REPOST ARTICLE SOURCE:
I walked into the Economist Buttonwood Conference to hear Mitt Romney’s chief economic adviser– Glenn Hubbard, the Dean of Columbia Graduate School of Business– bluntly claim that the nation “cannot afford a large welfare state for everyone,” underscoring the brutal political fight to develop after Nov. election day over the extent of entitlement programs like Social Security and Medicare.
More stunning yet was the revelation I had not heard previously that unlike retired workers from the private sector, there have never been funds set aside for benefits on behalf several million federal government employees, especially members of all the Armed Forces. There has never been any accumulation from their compensation monthly pay checks to trust funds for Social Security or Medicare that would protect them in retirement. This is an astonishing and expensive hole in the safety network of a significant part of the population.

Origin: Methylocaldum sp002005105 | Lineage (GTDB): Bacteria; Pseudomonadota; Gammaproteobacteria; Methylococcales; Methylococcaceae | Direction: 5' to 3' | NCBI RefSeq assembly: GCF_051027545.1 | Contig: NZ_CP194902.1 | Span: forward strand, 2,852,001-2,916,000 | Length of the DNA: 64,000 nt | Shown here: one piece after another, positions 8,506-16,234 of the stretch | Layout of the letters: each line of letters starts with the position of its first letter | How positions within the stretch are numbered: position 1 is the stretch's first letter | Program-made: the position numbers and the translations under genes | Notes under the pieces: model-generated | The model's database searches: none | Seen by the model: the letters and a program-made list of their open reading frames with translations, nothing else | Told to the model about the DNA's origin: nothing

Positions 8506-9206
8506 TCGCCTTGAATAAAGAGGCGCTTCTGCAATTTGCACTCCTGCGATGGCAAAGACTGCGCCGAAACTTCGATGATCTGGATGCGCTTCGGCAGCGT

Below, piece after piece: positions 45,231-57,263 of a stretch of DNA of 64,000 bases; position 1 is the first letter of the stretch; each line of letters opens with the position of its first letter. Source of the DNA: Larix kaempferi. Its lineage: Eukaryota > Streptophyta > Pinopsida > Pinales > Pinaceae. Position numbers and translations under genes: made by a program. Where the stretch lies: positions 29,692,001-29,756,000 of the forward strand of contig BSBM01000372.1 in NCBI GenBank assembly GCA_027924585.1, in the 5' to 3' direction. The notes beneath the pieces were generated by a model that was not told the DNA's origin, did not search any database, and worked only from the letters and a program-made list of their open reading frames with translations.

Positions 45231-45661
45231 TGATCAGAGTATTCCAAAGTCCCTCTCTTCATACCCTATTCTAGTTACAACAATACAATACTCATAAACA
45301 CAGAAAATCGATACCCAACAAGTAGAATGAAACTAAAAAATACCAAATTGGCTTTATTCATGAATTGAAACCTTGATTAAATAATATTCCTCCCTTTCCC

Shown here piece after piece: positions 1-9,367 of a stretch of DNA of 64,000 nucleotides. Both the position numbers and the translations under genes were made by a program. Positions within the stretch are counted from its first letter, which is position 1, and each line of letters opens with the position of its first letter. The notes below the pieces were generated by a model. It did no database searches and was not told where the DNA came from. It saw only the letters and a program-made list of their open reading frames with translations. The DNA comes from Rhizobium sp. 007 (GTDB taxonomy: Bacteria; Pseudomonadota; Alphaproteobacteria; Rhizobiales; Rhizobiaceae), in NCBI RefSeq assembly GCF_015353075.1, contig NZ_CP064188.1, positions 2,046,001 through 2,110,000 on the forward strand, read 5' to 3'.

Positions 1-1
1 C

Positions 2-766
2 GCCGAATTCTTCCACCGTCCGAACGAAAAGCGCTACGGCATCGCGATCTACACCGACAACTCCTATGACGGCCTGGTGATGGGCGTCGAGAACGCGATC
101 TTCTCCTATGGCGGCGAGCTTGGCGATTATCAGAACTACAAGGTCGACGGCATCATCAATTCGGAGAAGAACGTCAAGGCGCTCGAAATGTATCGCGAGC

Rather, these liabilities must be included in each annual year’s budget, and so are another growing burden against the effort to balance the budget. In other words, Retirement benefits for Army, Navy and Air Force veterans could be threatened by the political struggle over reducing the federal budget deficit the next several years. I had never seen this revelation spelled out before in such stark detail. The way benefits for veterans is handled seems another serious problem in restraining the climbing rate of health spending as well as the retirement benefits of millions of government workers and service men and women. No wonder this burden can be considered motivation for introducing a means test on the dollar amount of health care for individuals earning above a certain amount of money, say $200,000 a year.